FIG. 3-1-1 is the front view of the safety rail. FIG. 3-1-2 is the left-side view of the safety rail. FIG. 3-2-1 is the front view of the rail seat. FIG. 3-2-2 is the top view of the rail seat. FIG. 3-2-3 is the left-side view of the rail seat. FIG. 3-4 is the cross-sectional view taken along line BB of FIG. 3-3-1. It can be seen from the drawings that the cross-section of the safety rail (2) is in the shape of a capital letter T, and the safety rail (2) includes a rail shoulder (22) and a rail body (23), both of which are molded by a light and rigid metal such as the aluminum alloy. The rail body (23) is mounted on a rail seat (24) and fixed with each other by longitudinal bolts (232). A plurality of mounting holes (231) penetrating the rail body (23) are spaced apart with each other by appropriate distance. The assembling process of the rail body (23) and the rail seat (24) is carried out by the following steps of fixing the rail seat (24) onto the high-rise (1), and settle the rail body (23) upon the center of the rail seat (24) by passing the longitudinal bolts (232) through the sliding groove (241) of the rail seat (24) and then passing through the mounting holes (231) of the rail body (23) and outstretching the other side of the rail body (23). By appropriate fastening between the rail body (23) and the rail seat (24), they can be movably connected with each other. In addition, small-sized bearings (233) are provided on both sides of the longitudinal bolts (232). As the longitudinal bolts (232) are passing through the sliding grooves (241) of the rail seat (24), the small-sized bearings (233) are fitted in the sliding grooves (241) so that the longitudinal bolts (232) can slide on the sliding grooves (241) of the rail seat (24) smoothly and obliquely in the up-and-down direction. As a result, the safety rail (2) can be automatically retracted upwards and inwards by the pulling force generated from the electromagnetic valve (25) provided thereabove. In use, the electromagnetic valve (25) is operated so that the safety rail (2) can be automatically floating up in an outward direction to be used by the users. A plurality of pedals (21) mounted in a staggered fashion and staggeringly spreading out on both sides of the rail body (23). On the outer side of each pedal (21), there is provided with an anti-slip hooks (211) protruding upwards for preventing an escapee from slipping and falling. The pedals (21) are movably mounted on a pedal base (212) and rotatable in an up and down direction by 90. At the end of each pedal (21), there is provided with a connecting button (26) that connects the connecting wires (27) therewith, so that all the pedals (21) can be connected with each other. The upper ends of the connecting wires (27) are controlled by the electromagnetic valve (25) and thus the connecting wires (27) can be withdrawn or released within a limited extent. Under normal conditions, the electromagnetic valve (25) will withdraw the connecting wires (27) and retract the pedals (21) in an upward direction, so that the pedals (21) can be gathered up in order to avoid thievery by a burglar. In use, the pedals (21) can be rapidly spread out by operating the electromagnetic valve (25). When it is no longer used, the pedals (21) can be retracted by operating again the electromagnetic valve (25). As well known in the art, the electromagnetic valve is frequently used as a control means to control the on/off operation of an electrically-powered device, and the descriptions about its construction is therefore omitted.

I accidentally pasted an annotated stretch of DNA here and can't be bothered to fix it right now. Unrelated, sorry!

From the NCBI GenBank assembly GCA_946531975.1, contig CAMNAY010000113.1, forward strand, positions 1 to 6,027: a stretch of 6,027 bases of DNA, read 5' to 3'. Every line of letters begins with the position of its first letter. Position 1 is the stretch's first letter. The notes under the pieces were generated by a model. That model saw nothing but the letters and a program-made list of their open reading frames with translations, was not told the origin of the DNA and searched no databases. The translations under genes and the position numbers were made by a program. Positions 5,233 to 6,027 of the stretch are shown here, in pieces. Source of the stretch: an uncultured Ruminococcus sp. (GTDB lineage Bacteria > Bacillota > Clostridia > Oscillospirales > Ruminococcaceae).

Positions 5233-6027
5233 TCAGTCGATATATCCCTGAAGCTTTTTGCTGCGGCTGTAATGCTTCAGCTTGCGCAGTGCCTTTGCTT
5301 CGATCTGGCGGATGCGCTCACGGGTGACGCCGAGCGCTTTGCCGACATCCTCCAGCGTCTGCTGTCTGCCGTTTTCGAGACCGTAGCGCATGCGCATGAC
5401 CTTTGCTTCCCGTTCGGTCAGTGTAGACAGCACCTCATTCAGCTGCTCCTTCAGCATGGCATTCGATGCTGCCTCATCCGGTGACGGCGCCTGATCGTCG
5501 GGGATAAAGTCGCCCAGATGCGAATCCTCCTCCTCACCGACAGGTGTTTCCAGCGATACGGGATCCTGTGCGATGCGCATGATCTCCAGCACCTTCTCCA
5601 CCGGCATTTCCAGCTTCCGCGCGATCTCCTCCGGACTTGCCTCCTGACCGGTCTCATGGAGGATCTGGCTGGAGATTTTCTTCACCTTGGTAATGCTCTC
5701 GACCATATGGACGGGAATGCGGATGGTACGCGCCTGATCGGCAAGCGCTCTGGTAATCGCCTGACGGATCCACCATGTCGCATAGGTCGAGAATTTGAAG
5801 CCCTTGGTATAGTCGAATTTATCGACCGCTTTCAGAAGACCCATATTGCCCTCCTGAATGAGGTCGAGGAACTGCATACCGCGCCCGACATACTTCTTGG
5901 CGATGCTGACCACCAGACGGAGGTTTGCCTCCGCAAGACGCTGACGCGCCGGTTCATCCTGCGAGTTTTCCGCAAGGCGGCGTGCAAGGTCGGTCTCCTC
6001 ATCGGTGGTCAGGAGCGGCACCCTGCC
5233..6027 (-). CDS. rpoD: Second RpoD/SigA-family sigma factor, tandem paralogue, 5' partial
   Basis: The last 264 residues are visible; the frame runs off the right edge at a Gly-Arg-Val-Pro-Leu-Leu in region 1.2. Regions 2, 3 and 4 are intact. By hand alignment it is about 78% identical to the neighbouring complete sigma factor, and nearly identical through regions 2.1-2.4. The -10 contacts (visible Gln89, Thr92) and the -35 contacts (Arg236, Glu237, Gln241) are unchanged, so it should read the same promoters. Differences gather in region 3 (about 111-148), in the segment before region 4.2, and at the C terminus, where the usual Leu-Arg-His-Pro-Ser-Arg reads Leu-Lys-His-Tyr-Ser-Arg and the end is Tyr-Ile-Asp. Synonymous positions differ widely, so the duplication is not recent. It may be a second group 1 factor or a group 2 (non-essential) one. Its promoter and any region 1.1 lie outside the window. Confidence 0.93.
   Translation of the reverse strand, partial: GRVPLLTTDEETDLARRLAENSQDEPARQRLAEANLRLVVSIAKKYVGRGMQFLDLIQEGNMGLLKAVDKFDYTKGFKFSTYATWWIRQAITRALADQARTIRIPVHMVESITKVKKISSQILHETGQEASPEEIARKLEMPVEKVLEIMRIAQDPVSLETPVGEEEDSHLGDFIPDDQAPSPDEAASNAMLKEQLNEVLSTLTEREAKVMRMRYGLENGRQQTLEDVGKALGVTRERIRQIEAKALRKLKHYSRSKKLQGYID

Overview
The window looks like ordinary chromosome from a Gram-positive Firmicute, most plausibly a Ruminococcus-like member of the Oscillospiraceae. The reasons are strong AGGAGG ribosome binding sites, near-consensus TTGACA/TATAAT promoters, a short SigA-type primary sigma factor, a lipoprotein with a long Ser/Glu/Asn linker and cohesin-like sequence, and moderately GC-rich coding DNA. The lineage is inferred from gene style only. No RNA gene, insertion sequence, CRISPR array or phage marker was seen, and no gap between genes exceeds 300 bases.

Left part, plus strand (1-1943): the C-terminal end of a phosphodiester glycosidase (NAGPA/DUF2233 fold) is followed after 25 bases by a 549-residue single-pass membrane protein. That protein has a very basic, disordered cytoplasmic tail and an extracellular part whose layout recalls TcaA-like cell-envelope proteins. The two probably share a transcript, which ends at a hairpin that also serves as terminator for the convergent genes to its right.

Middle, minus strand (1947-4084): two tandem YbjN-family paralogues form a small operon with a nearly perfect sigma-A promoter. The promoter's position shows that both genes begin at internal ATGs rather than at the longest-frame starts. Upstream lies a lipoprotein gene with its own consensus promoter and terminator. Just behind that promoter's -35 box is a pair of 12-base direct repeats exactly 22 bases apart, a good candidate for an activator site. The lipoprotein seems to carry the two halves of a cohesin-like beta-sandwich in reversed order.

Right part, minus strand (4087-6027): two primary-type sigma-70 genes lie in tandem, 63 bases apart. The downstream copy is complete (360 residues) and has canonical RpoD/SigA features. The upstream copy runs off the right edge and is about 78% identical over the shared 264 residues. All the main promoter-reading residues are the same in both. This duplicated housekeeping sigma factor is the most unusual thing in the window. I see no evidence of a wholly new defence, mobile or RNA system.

FIG. 3-3-1 is the left-side view of the safety rail. FIG. 3-3-2 is the enlarged view of the area P in FIG. 3-3-1, in which the connecting button (26) is arranged on the right-hand side of the anti-slip hook (211). Each segment of the connecting wires (27) that are made up of thin steel wires is provided with a connecting ring (271). The pedals (21) can be all interconnected to form a chained member by fixing the connecting ring (271) to the connecting button (26).